Issue 5, September 2019

Earth Poems

Rachel Carson, c1940. US Fish and Wildlife Service, from Wikipedia.


Founding editors: Moya Pacey and Sandra Renew
Guest editor: Tricia Dearborn
Production: Tikka Wilson


Introduction to ‘Earth Poems’ Tricia Dearborn
When We Were Called Farm Children Katie Assarian
Rhythmic Oscillations Magdalena Ball
Picking Blueberries with Grandma Sabo Gina Bernard
Out west Emily Bourke
I will fall sick if you photograph me Jhilam Chattarai
Most Deadly Emilie Collyer
a jellyfish quilt, shaped like a family Jennifer Compton
The dusky grasswren PS Cottier
Sisters Diana Donovan
Sermon 1 Cheryl Dumesnil
Stone Tree Breath Anne Elvey
Drive-In Lauren Fancher
Far and Wild Irina Frolova
Underground Kathryn Fry
Reprisal Elizabeth Galoozis
Mastery Kathy Gee
Continuous Bloom Gwendolen Gross
There Will Be Noise Hazel Hall
The Lure  Sonia Hamer
Crossings A Hampford
True South A Hampford
The Sea Calls My Name Gail Hennessy
Eulogy: a reef Elanna Herbert
Love Story Wynne Hungerford
Sadness Is A Skeleton / In The Museum Cafe Jill Jones
The Solace of Small Things Rebecca Jung
He kawau mārō Michaela Keeble
Hongoeka love poems Michaela Keeble
The Great Remembering Kathy Kituai
Tabula Rasa Penelope Layland
A Secret Midtown Garden LindaAnn LoSchiavo
The Girl from the Coast Jennifer Mackenzie
Sirenia at the Lido Julie Maclean
Blamestorming Carolyn Martin
The Nature of Tea Diane Martini Richard
Imagine Becoming the Sea Victoria McGrath
Monet knew what it was all about Amanda McLeod
Hold Alexa Mergen
Tract Alexa Mergen
Synchronised Swimmers Found Dead In Australian Waterway Rosalind Moran
Not in My House Diane Mulholland
The moon gives earth a piece of her mind K A Nelson
Hometown Stephanie Niu
Vision of America Stephanie Niu
Hawthorn Magic Gabrielle O’Donovan
This Lovebite Rosa O’Kane
Earthrise Kate O’Neil
Abercrombie River Algorithm Christine Paice
The week when nothing happened Sue Peachey
To Ferry Landing Sue Peachey
The Sky Talks Kailah Peters
One in a hundred years Meredith Pitt
Westward Vanessa Proctor
Pocket Rocks KA Rees
The Earth Accept its Daily Prophet: To Mary Oliver H.E. Riddleton
Summer Maggie Shapley
Joy Laura Jan Shore
Consumption Jamie L. Smith
Small Blessings Skaidrite Stelzer
The Finch Katie Stockton
I Kneel to the Muddy Water in Me Dawn-Hunter Strobel
Desert Poet Patricia Sykes
From waltz to rock ‘n’ roll Robyn Sykes
Close to the sky Sarah Temporal
Dawn Swim Helen Thurloe
Impossible in Hungarian Helen Thurloe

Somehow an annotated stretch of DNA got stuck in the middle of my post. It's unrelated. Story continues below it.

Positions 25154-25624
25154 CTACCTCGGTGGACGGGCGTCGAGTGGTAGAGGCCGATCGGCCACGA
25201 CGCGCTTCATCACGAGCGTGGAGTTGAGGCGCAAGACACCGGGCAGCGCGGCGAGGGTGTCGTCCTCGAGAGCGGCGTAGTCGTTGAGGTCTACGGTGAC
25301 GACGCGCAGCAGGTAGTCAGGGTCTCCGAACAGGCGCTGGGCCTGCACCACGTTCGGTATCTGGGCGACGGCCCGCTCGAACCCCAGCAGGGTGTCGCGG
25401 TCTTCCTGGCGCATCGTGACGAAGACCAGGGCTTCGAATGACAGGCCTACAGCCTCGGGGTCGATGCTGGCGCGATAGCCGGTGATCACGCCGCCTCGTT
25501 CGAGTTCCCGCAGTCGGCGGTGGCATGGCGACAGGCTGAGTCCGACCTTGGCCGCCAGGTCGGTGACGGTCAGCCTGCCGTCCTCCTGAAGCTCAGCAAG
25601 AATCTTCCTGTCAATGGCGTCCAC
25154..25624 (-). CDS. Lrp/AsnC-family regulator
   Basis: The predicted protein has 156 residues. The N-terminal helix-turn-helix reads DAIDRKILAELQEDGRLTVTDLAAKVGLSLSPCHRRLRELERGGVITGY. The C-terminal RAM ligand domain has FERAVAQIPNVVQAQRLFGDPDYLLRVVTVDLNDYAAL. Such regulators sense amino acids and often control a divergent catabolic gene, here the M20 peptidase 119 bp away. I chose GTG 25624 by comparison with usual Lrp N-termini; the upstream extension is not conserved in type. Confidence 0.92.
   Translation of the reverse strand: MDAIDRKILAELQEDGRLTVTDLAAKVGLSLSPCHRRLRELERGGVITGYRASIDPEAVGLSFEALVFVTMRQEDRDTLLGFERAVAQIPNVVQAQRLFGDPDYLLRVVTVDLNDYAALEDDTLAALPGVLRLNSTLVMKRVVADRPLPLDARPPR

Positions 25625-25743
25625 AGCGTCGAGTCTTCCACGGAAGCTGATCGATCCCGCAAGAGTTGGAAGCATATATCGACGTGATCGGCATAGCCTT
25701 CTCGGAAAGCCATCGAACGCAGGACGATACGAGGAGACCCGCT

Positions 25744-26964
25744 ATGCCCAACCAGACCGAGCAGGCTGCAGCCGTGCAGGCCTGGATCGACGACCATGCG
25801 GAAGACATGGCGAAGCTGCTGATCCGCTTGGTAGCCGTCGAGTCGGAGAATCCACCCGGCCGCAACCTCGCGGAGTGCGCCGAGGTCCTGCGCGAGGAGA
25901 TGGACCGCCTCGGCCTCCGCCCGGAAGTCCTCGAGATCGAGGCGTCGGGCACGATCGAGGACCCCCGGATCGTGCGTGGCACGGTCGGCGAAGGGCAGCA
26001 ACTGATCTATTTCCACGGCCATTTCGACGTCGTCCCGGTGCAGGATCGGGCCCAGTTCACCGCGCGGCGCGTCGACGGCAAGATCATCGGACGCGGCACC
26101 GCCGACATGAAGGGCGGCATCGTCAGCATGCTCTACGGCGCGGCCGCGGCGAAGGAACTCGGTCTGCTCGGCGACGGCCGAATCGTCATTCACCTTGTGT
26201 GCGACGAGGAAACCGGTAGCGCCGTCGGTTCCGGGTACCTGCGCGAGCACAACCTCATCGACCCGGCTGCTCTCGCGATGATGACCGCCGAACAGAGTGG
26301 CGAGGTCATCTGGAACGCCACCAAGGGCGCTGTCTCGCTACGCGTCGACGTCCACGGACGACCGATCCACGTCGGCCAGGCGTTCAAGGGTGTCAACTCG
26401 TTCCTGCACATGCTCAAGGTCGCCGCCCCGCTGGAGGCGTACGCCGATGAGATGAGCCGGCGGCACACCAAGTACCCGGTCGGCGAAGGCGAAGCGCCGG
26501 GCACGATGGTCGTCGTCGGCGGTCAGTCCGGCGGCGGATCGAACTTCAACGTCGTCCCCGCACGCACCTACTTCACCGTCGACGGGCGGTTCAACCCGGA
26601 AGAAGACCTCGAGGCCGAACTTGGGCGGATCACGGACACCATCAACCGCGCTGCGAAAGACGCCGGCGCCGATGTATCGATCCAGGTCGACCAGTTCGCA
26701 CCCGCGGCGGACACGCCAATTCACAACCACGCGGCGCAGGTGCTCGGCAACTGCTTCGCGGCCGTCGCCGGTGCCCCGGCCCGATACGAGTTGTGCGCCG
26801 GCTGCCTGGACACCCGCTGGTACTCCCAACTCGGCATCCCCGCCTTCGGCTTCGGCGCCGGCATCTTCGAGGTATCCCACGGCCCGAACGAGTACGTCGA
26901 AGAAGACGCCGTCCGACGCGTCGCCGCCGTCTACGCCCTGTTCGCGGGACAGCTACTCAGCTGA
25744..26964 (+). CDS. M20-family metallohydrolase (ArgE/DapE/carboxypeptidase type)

Species, Manifold Catherine Trundle
Little ‘Berg in the Big City Susan Wardell
Gathering Snails in the Mani Jena Woodhouse
Shelled Kylie Yockey
Thou Art a Magnet Yvonne

Or you can browse all poems on one very long scrolling page.

Provocation: Earth poems

Those who dwell, as scientists or laymen, among the beauties and mysteries of the earth are never alone or weary of life. Whatever the vexations or concerns of their personal lives, their thoughts can find paths that lead to inner contentment and to renewed excitement in living. Those who contemplate the beauty of the earth find reserves of strength that will endure as long as life lasts.

Rachel Carson, The Sense of Wonder, 1965

The contemporary environmental movement was ignited by a woman.

Rachel Carson, c1940. US Fish and Wildlife Service, from Wikipedia.

Rachel Carson, born in 1907 in Pennsylvania, trained and worked as a marine scientist, later becoming a full-time writer. One biographer, Paul Brooks, described her as ‘a realistic, well-trained scientist who possessed the insight and sensitivity of a poet’. Her three books about the sea were described by biographer Linda Lear as ‘drenched with miracle’. The second of the trilogy, The Sea Around Us, was a bestseller and won national awards.

In 1962, Carson published Silent Spring, which documented the far-reaching consequences of the widespread use of organic pesticides. Carson had not wanted to write this book herself, but told long-time friend (and possibly lover) Dorothy Freeman that ‘There would be no future peace for me if I kept silent.’

Ill with cancer before Silent Spring was published, Carson never got to write about the next topic to fascinate her: ‘We live in an age of rising seas,’ she wrote. ‘In our own lifetime we are witnessing a startling alteration of climate.’

Nowadays, when we hear the word ‘environment’ what often comes to mind is the destruction that’s been wrought. But the springboard for Carson’s superb writing was her keen observation of, connection with, and deep love for the natural world.

The more clearly we can focus our attention on the wonders and realities of the universe, the less taste we shall have for destruction.

Rachel Carson, John Burroughs Medal
acceptance speech, 1952

As guest editor for issue 5 of Not Very Quiet, ‘Earth poems’, I am looking for poems of observation, connection, and – yes – passion.

Possible questions to consider:

  • In what ways do you/we love and honour the planet whose ecosystem we are a part of?
  • How do you/we celebrate the beauty and magnificence of the natural world (whether in a city or in the wilds), mourn its losses, and/or strive to protect it?
  • Indigenous writers are also invited to consider: how can Indigenous knowledges and perspectives be used to preserve the earth and its life forms?

I’m looking for strong, original, compelling work, from wherever you may be on the planet. No restrictions as to form.

Tricia Dearborn
Guest editor, Issue 5